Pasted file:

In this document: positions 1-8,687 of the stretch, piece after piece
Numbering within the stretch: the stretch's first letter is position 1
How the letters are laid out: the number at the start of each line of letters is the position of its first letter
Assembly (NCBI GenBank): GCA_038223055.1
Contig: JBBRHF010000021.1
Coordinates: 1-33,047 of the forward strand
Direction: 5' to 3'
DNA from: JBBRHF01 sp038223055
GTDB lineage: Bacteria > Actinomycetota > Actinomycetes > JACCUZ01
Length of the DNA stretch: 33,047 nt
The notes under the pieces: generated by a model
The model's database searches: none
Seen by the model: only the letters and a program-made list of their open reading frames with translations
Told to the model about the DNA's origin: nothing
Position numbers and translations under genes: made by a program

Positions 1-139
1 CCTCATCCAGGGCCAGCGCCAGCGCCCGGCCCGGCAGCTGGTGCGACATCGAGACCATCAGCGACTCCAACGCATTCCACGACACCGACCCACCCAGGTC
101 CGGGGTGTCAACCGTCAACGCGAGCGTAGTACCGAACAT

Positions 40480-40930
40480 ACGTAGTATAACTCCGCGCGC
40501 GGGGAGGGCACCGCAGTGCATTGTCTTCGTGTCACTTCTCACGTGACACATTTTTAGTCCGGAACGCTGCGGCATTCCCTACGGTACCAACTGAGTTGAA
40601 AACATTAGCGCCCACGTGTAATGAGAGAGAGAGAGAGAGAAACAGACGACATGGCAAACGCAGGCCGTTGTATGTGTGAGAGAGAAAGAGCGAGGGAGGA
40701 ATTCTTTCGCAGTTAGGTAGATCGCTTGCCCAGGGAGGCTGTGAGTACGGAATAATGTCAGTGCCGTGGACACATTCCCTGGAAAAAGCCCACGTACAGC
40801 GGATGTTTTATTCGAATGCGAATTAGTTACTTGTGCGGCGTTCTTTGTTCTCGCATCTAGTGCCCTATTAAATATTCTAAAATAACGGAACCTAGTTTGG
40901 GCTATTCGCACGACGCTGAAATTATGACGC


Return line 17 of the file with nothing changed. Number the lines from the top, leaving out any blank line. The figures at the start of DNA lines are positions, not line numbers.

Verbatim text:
1 CCTCATCCAGGGCCAGCGCCAGCGCCCGGCCCGGCAGCTGGTGCGACATCGAGACCATCAGCGACTCCAACGCATTCCACGACACCGACCCACCCAGGTC